Living on the Edge: High-Latitude Porites Carbonate Production Under Temperate Eutrophic Conditions
High-latitude, Marginal, Chlorophyll a, Nutrients, Coral community, Gulf of California
Non-framework building high-latitude coral communities have recently received increased attention as a result of their potential to act as refugia during global change, as proxies for such change and for testing the environmental tolerance limits of various species of coral. In this study, we report on high-resolution in situ measured environmental factors influencing the development of monospecific (Porites panamensis) non-framework building coral communities and the resulting coral-derived carbonate sediment production in the northern Gulf of California, Mexico (Bahía de Los Angeles, 29°N, 113°E). Half-hourly measurements of temperature and chlorophyll a (a nutrient proxy) for a 1-year period indicate temperature extremes ranging from 14°C to 30°C, and average chlorophyll a values of 2.2 mg Chl a/m3(eutrophic). Even though P. panamensis only occur as small massive and encrusting colonies, they nonetheless show a significant carbonate sediment production potential (0.14 kg CaCO3/m2/year). A calculation of carbonate production rates vs amount of coral found in the sediment shows that this high-latitude community must have persisted for an extended period of time.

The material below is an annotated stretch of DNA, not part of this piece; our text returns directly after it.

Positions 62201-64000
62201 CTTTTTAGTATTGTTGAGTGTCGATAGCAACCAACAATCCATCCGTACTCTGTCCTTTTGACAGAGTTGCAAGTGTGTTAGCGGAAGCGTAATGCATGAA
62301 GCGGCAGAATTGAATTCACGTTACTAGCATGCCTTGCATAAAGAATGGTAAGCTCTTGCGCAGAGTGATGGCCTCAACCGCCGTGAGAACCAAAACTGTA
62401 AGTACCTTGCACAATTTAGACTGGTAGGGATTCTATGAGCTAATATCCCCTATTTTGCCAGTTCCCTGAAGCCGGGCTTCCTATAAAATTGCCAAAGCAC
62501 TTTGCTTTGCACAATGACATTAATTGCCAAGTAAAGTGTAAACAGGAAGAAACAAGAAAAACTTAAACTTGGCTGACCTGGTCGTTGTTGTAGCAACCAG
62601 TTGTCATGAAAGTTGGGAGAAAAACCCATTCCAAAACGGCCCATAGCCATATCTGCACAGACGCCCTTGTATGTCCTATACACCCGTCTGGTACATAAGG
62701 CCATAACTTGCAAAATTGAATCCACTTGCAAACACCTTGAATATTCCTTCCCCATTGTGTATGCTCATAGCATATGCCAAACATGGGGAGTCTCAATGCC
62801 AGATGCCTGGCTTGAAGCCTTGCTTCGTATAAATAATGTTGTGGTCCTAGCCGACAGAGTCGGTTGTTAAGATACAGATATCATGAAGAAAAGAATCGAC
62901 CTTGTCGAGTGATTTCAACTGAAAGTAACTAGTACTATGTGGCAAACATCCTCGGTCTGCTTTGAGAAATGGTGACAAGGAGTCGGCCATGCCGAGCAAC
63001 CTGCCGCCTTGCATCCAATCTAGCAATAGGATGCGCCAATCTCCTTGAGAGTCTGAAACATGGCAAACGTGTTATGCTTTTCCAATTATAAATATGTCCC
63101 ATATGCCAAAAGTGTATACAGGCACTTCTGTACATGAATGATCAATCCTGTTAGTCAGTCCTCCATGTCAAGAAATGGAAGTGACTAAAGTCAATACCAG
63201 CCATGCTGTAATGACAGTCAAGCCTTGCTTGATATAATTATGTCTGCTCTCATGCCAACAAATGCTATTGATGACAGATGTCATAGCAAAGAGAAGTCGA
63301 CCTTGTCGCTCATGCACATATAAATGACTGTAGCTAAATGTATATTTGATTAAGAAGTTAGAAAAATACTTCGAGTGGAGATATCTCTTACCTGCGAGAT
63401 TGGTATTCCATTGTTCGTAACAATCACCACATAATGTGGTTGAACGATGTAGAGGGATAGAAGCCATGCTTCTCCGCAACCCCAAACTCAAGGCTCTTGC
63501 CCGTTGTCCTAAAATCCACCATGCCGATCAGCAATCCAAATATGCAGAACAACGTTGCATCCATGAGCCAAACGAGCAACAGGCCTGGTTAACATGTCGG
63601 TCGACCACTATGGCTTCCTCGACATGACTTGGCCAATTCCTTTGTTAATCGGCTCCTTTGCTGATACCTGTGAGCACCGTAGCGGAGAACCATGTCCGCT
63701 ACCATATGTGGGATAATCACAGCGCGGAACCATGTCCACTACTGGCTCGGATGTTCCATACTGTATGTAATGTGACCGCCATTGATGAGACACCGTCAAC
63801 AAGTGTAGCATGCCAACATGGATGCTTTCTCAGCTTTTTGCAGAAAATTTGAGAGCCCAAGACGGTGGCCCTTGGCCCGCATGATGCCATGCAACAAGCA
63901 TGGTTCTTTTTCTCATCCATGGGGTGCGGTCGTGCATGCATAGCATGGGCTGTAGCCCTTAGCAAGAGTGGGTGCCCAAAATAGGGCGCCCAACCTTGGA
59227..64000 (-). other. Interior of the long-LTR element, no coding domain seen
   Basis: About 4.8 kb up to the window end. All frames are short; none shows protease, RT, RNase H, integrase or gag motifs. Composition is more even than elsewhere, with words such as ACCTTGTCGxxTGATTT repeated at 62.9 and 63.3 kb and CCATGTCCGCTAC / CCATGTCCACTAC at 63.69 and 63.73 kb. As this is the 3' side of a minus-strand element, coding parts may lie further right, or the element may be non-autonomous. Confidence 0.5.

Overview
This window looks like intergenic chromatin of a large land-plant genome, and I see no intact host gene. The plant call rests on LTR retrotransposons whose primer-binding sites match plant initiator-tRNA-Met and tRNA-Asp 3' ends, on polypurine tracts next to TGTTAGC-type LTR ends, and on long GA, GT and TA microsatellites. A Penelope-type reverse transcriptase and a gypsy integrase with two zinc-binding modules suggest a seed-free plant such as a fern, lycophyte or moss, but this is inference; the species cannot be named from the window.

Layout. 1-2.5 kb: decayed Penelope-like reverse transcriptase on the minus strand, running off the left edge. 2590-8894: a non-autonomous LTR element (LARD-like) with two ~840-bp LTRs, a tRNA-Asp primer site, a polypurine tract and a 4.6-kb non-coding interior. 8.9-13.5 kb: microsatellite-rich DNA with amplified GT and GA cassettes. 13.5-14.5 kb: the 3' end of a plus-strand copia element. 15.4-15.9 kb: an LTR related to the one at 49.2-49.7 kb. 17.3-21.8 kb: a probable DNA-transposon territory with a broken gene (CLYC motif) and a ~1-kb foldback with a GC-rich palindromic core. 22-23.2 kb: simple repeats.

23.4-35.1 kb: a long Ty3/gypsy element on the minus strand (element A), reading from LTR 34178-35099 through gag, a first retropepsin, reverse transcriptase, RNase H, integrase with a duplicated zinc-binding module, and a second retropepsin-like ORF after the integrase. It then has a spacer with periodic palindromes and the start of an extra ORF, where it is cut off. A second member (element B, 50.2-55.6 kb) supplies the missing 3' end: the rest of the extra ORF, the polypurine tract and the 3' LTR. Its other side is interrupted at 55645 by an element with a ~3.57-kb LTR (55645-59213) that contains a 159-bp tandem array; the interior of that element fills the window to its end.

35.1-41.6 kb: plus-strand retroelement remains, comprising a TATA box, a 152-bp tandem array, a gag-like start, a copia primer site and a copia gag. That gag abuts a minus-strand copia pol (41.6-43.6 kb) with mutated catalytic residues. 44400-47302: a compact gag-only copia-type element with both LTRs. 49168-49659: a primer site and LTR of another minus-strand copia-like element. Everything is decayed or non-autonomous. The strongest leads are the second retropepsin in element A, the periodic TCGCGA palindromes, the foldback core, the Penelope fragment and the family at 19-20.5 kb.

J. Halfar, L. Godinez-Orta, Bernhard Riegl, J. E. Valdez-Holguin, and J. M. Borges. 2005. Living on the Edge: High-Latitude Porites Carbonate Production Under Temperate Eutrophic Conditions .Coral Reefs , (4) : 582 -592. https://nsuworks.nova.edu/occ_facarticles/321.